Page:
The New Politics Of New Zealand

Labour Party leader Jacinda Ardern speaks to supporters at the party’s general election event at the Aotea Centre in Auckland on September 23, 2017. New Zealanders went to the polls on September 23 to elect a new parliament. (Photo credit: MARTY MELVILLE/AFP/Getty Images)

New Zealand politics seldom grabs international attention. That changed six weeks ago when Jacinda Ardern, the 37-year-old female deputy leader of the opposition Labour Party, was gifted the party leadership and a mission to lift its vote share. It was an act of desperation for Labour, a party that has languished in the polls since the defeat of Helen Clark’s government in 2008.

Within a week of taking over, Ardern rejuvenated Labour’s membership and its campaign coffers began to fill. People turned out in the hundreds for selfies, campaign speeches, and to meet this remarkable young woman. Opinion polls showed a surge in support for Labour and for Ardern as preferred prime minister. Some of this support had come at the expense of the country’s left-wing Green Party, but not all.

Labour under Ardern appeared to ignite a belief, amongst Labour voters at least, that a change of government was not only desirable but achievable.

Price too high?

Why this support for change in a country that came through the Global Financial Crisis relatively unscathed, and is experiencing solid economic growth? The reasons are complex but to simplify there seemed to be a sense that the National government’s fiscal prudence and retaining a surplus at any cost, was proving too high a price for many.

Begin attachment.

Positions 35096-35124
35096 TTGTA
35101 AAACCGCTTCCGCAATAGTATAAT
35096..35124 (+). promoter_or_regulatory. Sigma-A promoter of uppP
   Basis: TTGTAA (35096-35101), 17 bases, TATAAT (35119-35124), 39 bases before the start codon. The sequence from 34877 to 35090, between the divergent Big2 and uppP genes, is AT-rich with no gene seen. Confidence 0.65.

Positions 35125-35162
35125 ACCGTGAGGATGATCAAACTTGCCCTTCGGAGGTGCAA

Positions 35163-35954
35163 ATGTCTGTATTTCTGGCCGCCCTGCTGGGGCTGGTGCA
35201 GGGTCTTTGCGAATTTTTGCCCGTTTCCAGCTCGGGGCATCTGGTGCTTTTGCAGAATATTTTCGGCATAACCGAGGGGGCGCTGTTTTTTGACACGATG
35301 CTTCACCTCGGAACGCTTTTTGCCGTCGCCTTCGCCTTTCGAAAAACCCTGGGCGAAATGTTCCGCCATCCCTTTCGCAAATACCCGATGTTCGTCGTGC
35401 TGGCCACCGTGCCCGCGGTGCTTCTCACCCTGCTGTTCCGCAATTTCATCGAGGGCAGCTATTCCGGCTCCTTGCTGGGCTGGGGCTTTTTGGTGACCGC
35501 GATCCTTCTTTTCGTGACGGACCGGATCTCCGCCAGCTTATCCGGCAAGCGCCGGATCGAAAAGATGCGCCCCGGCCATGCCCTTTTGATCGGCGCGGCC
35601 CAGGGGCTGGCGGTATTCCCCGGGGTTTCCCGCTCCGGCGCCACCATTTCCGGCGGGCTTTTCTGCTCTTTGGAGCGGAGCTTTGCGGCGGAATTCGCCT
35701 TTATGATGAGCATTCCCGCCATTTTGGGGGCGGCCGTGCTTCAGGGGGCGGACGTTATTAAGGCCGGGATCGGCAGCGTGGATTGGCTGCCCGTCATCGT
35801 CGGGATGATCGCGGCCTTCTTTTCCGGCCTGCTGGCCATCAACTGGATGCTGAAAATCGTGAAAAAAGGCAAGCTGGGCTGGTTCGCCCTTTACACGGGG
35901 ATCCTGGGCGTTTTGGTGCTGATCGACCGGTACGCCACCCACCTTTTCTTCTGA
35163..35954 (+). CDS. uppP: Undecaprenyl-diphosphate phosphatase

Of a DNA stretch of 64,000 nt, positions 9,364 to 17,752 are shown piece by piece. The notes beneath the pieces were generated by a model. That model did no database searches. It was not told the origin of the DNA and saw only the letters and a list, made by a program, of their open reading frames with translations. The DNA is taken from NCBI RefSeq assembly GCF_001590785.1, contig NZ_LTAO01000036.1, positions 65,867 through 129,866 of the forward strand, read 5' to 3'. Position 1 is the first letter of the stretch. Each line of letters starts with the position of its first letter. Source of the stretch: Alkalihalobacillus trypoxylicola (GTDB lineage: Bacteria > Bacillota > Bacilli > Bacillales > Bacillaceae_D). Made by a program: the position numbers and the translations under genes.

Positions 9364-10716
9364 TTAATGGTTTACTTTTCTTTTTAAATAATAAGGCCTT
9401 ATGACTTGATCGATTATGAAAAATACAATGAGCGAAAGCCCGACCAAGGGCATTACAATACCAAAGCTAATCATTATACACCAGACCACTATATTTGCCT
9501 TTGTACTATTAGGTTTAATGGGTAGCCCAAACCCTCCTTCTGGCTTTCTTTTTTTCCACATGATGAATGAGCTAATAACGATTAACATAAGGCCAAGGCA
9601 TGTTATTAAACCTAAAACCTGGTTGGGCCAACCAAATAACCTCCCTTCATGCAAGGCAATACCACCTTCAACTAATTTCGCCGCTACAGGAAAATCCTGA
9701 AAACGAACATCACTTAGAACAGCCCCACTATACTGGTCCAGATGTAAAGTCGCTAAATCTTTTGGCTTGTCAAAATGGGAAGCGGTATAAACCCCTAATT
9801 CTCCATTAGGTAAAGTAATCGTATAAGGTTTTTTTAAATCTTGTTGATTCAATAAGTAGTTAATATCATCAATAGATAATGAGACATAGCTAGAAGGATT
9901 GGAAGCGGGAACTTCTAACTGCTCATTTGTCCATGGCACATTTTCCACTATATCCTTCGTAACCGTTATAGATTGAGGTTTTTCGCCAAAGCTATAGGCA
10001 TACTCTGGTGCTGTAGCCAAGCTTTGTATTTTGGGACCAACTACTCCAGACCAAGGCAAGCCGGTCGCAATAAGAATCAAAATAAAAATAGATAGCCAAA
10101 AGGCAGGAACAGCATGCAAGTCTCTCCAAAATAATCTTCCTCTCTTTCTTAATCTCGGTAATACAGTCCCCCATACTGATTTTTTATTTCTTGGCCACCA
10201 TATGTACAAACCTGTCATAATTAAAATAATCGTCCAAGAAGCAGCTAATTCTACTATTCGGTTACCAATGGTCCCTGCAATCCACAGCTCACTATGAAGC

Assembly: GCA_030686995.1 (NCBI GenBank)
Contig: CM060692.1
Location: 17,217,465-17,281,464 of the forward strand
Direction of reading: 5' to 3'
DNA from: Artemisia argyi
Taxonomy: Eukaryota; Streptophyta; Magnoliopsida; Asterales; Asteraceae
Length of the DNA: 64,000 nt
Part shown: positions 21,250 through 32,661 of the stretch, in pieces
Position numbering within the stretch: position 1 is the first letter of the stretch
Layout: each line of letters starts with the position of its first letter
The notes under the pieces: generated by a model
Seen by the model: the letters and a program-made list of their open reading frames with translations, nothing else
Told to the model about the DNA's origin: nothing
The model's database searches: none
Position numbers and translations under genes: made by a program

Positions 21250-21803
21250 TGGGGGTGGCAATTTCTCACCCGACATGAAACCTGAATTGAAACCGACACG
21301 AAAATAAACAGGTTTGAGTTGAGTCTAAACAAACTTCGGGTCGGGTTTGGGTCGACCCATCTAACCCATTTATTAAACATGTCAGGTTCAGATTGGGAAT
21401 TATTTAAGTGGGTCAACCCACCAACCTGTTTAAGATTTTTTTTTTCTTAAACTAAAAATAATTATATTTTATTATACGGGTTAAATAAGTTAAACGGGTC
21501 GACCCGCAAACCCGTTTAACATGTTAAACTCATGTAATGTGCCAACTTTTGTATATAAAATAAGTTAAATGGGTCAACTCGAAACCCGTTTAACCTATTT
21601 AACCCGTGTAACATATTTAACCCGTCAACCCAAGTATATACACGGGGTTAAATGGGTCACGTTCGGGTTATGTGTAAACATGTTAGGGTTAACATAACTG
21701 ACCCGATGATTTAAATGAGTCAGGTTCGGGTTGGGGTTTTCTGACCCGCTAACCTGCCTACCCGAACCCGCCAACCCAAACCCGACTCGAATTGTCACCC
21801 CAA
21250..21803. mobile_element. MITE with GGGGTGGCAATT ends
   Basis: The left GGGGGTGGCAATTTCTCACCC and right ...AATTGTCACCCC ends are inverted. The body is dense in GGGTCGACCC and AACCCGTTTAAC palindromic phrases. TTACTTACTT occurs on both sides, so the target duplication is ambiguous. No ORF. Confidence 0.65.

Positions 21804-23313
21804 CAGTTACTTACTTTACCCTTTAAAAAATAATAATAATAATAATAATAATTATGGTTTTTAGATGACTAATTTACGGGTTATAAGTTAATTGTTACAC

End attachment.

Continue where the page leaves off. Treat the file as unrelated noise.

Materially, a growing number of New Zealanders were experiencing economic hardship. Wages have stagnated, homelessness numbers are high, and sky-rocketing house prices in Auckland, with contagion effects in the regions, were locking out many first-time home buyers.

Sky-rocketing house prices in Auckland are locking out many first-time home buyers. (Photo by Hannah Peters/Getty Images)

Income tax cuts offset an increase in the goods and services tax for middle- and high-income earners but did little to relieve the economic pressures on low-income earners experiencing high food prices and increased rents. For those not in paid work, the stricter rules around welfare access exacerbated a sense of economic insecurity.

Serving some, alienating more

Socially, there were also signs that all was not well with New Zealand. Comparatively speaking, New Zealand’s rates of family and domestic violence and child poverty are shocking, and pressures on the public health care system have led to some hospitals closing their doors to new patients….


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